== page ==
Year of inscription on the World Heritage List 2001
Year(s) of inscription on the List of World Heritage in Danger N/A
Previous Committee Decisions see page https://whc.unesco.org/en/list/772/documents/
Requests approved: 0
Total amount approved: USD 0
For details, see page https://whc.unesco.org/en/list/772/assistance/
UNESCO Extra-budgetary Funds
Previous monitoring missions
February 2007: Joint World Heritage Centre/ICOMOS/IUCN mission,
Factors affecting the property identified in previous reports
a) High-rise hotel development;
b) Large-scale heart clinic development.
Illustrative material see page https://whc.unesco.org/en/list/772/
Conservation issues presented to the World Heritage Committee in 2009
On 21 January 2009, the States Parties jointly provided an updated report on the state of conservation of the property informing about progress made on the implementation of zoning regulations as well as the introduction of supplementary strategies for the development and protection of vernacular buildings in the management plan.
The States Parties indicated that six expert workshops were held during 2008 that concluded with the drafting of new Construction Guidelines “Criteria for Building within the World Heritage Site”, which were approved by the Austrian authorities. As part of the exercise, an additional zone was established aiming at protecting important views outside the buffer zone (a so-called “sight protection zone”).
The Austrian authorities further established an Advisory Board with representatives from different administrative levels in Austria as well as observers from the Hungarian authorities. Based on the new Construction Guidelines, this Advisory Board has the role to review any project likely to have major impact on the property.
The Austrian State Party further informed that construction works of the hotel project in Parndorf have started with the agreed-upon height of 47.2m. The controversial construction project of a heart clinic in Winden was abandoned.
The Hungarian authorities expressed their support to the above-mentioned Construction Guidelines while also stating that the guidelines will not be applied to the Hungarian part of the property due to already existing classifications and regulations. They further informed that in 2008 the Hungarian Parliament amended the Act on the National Spatial Plan with the regional classification of “Zone of Cultural Heritage Sites”, covering World Heritage properties as well as sites on the Hungarian Tentative List. It is further planned to prepare a specific World Heritage act for integration into Hungarian legislation.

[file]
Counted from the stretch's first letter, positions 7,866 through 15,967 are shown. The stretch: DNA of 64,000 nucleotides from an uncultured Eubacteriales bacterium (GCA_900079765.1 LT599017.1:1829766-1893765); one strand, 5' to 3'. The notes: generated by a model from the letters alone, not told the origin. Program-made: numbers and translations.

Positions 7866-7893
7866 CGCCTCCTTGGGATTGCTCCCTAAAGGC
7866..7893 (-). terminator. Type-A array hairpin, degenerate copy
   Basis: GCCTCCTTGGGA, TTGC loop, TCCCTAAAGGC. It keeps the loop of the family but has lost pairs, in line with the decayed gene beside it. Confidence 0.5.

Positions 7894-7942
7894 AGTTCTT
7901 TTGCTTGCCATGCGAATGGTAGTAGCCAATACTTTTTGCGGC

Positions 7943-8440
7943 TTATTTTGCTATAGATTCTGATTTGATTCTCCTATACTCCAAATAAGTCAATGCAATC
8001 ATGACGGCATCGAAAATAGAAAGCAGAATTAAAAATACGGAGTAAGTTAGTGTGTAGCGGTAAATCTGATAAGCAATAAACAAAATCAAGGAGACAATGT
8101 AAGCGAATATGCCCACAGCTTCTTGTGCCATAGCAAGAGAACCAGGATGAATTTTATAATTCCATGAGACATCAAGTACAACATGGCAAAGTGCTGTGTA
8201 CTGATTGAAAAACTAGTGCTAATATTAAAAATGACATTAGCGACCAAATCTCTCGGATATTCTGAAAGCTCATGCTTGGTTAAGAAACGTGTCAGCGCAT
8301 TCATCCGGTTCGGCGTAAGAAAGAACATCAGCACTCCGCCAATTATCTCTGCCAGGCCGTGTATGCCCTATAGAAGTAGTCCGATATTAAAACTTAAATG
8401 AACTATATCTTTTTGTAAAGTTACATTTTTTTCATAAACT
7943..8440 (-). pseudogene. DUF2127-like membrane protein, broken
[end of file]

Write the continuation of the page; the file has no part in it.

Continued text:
The World Heritage Centre and ICOMOS, although welcoming the principle of Construction Guidelines for the property, are concerned by some of the details. The guidelines dictate the maximum height and volume for new building according to various designated zones. In some cases the maximum height would appear to be considerably greater than that of existing traditional buildings – up to 14m in villages. Although the guidelines call for the limits of the existing settlements to be respected, there are also categories of buildings in isolated areas outside villages and in meadows. For these the maximum height is 10 m outside the villages and 7m in the open wetland zone. In the setting of the property, the height limit is 25m. Furthermore, the zones seem to have been delineated according to the natural aspects of the landscape (National Park, priority areas for nature) and the view points of tourists, rather than being based on the attributes of the cultural landscape that carry Outstanding Universal Value. It is suggested that the heights and zones should be reviewed.
Analysis and Conclusions of the World Heritage Centre, ICOMOS and ICCROM
Decision Adopted: 33 COM 7B.92
The World Heritage Committee,
1. Having examined Document WHC-09/33.COM/7B,
2. Recalling Decision 31 COM 7B.107, adopted at its 31st session (Christchurch, 2007),
3. Notes with appreciation the States Parties' joint efforts and activities and welcomes the fact that the controversial heart clinic project has been abandoned;
4. Also notes the development of Construction Guidelines, however expresses its concern that these appear to be encouraging development that is larger in scale than the existing vernacular buildings and would allow development in inappropriate locations and may impact on the Outstanding Universal Value of the property;
5. Requests the State Party of Austria to re-assess the Construction Guidelines to ensure that they respect the form and scale of traditional buildings, do not encourage development on open land, and are based on zoning that reflects the attributes of this cultural landscape, and submit them to the World Heritage Centre for review by the Advisory Bodies.